Yesterday the Brooklyn Jewish Art Gallery had an opening for their monthlong “Jews and Rock” art exhibit, also billed as “The Rebellious and Creative Energy of Jews with Guitars.” Inside a synagogue’s sanctuary, an impressively varied art show featured photographs and paintings of Jewish musicians, including Joey Ramone, Amy Winehouse, and members of Anthrax and the Beastie Boys. Going beyond the visual art, punk took center stage. One of the two presentations yesterday was a panel discussion about the role that Jews played in the ’70s New York punk scene, and the art show’s closing event will be the book launch for my brand-new book, Punk Rock Hora.
The opening kicked off with the punk panel, featuring Steven Lee Beeber, author of The Heebie-Jeebies at CBGB’s; Andy Shernoff, founder, songwriter, and bassist of the Dictators; Max Gottfried, the curator of the “Jews and Rock” art show; and John Holmstrom, the founding editor of PUNK Magazine.
Not surprisingly, the discussion eventually turned to the use of Nazi rhetoric and imagery by ’70s punk artists, including Jews. The Ramones’ “Today Your Love, Tomorrow the World” and the Dictators’ “Master Race Rock” came up as examples.
Beeber explained, “It’s a defense mechanism, or a coping mechanism, working through the horror and treating it—Nazi imagery—with irony and appropriating it and making fun of it. Like, We now own this, and we see how absurd Nazism was.”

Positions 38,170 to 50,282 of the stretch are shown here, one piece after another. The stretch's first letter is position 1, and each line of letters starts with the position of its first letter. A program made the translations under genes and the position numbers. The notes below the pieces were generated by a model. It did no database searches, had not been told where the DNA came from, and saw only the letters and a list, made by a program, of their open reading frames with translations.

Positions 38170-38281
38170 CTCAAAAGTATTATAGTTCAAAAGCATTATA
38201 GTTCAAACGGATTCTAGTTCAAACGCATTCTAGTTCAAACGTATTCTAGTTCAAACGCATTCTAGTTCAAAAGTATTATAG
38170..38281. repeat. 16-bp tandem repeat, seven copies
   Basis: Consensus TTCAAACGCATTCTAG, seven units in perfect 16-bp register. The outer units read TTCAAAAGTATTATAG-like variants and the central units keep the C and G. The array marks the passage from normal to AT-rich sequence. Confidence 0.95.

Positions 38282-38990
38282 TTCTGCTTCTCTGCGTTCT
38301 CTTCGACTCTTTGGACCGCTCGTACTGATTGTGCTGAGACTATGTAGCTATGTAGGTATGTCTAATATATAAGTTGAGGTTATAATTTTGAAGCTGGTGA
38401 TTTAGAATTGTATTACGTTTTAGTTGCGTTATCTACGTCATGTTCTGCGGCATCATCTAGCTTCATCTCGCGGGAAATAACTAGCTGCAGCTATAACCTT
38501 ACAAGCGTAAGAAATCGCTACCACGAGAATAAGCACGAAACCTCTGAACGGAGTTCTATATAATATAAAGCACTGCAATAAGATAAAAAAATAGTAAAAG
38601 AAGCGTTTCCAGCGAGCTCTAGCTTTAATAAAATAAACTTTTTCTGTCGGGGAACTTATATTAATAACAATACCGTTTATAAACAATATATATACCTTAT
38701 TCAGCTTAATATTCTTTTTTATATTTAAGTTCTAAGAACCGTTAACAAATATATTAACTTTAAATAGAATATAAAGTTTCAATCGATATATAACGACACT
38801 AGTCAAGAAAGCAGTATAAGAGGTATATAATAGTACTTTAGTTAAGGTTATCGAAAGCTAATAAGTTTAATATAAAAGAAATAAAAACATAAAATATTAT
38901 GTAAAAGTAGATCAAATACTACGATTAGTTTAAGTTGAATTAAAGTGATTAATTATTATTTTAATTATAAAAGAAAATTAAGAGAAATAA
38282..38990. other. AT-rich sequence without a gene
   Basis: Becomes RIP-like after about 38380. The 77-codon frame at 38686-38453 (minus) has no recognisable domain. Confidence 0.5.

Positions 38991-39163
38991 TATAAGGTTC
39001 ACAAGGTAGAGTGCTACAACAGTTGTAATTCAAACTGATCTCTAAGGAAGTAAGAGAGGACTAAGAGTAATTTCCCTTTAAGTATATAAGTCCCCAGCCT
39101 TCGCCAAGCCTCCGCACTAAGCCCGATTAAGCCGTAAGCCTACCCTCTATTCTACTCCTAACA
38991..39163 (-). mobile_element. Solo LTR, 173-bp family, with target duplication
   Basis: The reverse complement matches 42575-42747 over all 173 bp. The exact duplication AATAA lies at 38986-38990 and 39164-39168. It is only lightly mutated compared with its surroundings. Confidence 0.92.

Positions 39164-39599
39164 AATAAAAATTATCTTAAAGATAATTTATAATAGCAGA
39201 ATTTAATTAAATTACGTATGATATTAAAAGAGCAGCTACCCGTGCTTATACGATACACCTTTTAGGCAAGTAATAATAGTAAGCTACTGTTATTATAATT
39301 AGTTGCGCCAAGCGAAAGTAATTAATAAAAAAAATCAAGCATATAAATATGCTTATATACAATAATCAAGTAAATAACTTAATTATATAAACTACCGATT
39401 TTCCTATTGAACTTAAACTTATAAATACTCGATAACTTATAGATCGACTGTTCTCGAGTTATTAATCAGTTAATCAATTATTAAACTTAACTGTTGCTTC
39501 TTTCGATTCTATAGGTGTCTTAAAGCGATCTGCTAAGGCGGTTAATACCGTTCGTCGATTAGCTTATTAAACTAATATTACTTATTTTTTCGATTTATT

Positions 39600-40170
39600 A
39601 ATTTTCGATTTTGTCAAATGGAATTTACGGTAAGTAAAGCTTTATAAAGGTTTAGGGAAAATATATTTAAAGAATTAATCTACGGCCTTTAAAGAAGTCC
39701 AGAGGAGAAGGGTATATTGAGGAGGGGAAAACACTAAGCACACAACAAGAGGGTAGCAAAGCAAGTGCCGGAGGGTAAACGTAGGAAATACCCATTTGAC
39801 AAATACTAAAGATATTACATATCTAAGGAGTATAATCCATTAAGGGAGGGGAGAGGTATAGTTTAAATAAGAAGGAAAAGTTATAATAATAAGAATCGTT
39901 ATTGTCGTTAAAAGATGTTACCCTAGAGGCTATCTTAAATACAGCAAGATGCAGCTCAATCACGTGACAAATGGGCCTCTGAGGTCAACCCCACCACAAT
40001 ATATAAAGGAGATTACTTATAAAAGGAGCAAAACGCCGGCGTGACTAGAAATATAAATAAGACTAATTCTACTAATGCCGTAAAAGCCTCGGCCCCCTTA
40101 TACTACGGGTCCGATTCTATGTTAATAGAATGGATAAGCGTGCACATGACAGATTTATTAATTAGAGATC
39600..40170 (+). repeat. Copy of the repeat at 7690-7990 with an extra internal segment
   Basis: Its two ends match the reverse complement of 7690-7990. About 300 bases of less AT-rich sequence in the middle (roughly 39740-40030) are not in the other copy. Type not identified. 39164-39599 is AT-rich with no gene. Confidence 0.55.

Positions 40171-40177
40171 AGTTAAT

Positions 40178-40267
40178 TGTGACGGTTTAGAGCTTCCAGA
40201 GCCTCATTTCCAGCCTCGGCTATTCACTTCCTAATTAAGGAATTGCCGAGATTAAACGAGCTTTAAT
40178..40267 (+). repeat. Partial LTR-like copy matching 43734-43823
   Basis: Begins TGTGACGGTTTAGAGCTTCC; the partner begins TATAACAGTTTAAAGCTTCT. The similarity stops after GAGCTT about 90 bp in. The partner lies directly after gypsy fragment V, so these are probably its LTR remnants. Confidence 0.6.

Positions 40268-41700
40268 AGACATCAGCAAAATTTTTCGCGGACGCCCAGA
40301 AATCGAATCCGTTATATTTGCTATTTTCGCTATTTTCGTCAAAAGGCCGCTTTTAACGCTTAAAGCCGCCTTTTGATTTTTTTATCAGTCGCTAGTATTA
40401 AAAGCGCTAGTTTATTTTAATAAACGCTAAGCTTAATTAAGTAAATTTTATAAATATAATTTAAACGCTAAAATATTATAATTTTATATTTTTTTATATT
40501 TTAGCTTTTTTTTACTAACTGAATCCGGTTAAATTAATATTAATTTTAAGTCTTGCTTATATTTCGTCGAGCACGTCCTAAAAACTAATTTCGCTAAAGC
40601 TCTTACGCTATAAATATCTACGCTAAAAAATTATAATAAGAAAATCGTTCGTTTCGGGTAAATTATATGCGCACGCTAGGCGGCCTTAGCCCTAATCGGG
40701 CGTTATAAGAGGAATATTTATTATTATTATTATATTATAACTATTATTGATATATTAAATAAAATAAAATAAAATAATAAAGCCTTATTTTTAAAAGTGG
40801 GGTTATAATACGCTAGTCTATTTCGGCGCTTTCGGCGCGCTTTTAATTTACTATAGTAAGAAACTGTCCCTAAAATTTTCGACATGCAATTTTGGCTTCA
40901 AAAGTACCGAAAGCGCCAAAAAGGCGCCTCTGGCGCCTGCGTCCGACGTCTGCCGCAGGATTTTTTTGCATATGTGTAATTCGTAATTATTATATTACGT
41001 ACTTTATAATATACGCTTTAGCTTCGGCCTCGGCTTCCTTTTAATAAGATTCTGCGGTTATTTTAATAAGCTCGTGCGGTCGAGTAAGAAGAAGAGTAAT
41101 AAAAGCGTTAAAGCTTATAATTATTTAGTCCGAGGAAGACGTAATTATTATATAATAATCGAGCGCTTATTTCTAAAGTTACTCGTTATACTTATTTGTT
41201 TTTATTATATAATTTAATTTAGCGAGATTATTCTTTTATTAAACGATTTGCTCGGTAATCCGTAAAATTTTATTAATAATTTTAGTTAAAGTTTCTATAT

When I was a kid, the Holocaust was not that far away. I was born in the ’50s. My father fought in World War II; he was shot in World War II. My grandparents escaped Russia—actually Belarus—in the early 1900s. … Concentration camps—it was always something on my mind. I think it was a way to own it, the way … homosexuals take “queer.” They owned “queer”—it used to be you put somebody down. Now if they own it, you can’t put them down by saying it. So the Holocaust was never far away when I was growing up. … It was all a way to deal with the tragedy and the pain.
I wouldn’t say that punk rock bands’ edgy takes on the Holocaust are equivalent to the LGBT community reclaiming “queer,” but I get what Shernoff was going for.
I enjoyed seeing Shernoff and Holmstrom, two familiar names, speak for the first time. It was great catching up with Beeber, whom I have long been in touch with but hadn’t seen since we gave a joint presentation about Jews and punk at LimmudBoston in 2013. The other presentation, about Beatles manager Brian Epstein, was quite interesting; it was given by Vivek Tiwary, a theater producer whose shows, including Green Day’s American Idiot, have won 25 Tony awards.
The opening had a fantastic vibe. Dozens of people attended, and everyone seemed to have fun listening to the presentations and checking out the art on the walls. I brought books without even knowing if I’d have the opportunity to sell them, and I wound up selling more books than at any single event other than the Oy Oy Oy Gevalt! book release party. Based on book sales as well as conversations with people who stopped by to take a look at my books, it was clear this was a fitting, engaged, enthusiastic audience!